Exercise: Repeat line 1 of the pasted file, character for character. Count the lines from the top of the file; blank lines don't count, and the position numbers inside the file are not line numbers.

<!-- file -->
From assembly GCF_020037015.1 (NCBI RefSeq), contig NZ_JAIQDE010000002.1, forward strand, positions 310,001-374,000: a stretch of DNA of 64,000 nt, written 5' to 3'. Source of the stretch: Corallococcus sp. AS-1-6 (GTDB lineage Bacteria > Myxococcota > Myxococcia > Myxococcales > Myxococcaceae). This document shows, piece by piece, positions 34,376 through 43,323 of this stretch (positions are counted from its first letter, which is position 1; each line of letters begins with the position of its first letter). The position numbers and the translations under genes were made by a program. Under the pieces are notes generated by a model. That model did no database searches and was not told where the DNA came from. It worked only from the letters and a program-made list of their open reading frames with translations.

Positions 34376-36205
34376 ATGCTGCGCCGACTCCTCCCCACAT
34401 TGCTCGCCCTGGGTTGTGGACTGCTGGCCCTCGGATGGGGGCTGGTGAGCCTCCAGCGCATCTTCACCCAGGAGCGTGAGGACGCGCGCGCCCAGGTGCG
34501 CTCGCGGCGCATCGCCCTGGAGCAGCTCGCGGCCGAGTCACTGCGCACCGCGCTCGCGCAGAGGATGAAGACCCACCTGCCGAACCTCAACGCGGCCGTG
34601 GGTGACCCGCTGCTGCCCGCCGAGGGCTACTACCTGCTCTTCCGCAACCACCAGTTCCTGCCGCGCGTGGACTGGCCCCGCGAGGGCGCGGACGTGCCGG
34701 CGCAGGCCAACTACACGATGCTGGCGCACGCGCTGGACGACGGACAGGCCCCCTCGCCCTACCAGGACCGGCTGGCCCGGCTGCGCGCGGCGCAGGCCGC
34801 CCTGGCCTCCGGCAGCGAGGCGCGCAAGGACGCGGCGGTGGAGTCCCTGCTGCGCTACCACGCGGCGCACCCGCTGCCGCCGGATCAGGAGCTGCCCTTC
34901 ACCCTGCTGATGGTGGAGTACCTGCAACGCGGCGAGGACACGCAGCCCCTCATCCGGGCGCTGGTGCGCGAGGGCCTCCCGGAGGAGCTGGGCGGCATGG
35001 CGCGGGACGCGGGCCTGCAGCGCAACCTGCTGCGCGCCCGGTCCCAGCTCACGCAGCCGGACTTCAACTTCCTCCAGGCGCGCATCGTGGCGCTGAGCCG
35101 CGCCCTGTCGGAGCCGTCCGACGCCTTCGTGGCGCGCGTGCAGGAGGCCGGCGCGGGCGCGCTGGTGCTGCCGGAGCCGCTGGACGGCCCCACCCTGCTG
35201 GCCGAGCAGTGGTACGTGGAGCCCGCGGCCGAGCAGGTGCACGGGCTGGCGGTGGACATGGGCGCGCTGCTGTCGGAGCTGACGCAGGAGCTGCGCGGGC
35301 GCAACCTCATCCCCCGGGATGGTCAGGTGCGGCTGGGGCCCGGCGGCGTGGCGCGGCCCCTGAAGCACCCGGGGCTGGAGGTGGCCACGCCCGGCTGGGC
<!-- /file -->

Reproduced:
From assembly GCF_020037015.1 (NCBI RefSeq), contig NZ_JAIQDE010000002.1, forward strand, positions 310,001-374,000: a stretch of DNA of 64,000 nt, written 5' to 3'. Source of the stretch: Corallococcus sp. AS-1-6 (GTDB lineage Bacteria > Myxococcota > Myxococcia > Myxococcales > Myxococcaceae). This document shows, piece by piece, positions 34,376 through 43,323 of this stretch (positions are counted from its first letter, which is position 1; each line of letters begins with the position of its first letter). The position numbers and the translations under genes were made by a program. Under the pieces are notes generated by a model. That model did no database searches and was not told where the DNA came from. It worked only from the letters and a program-made list of their open reading frames with translations.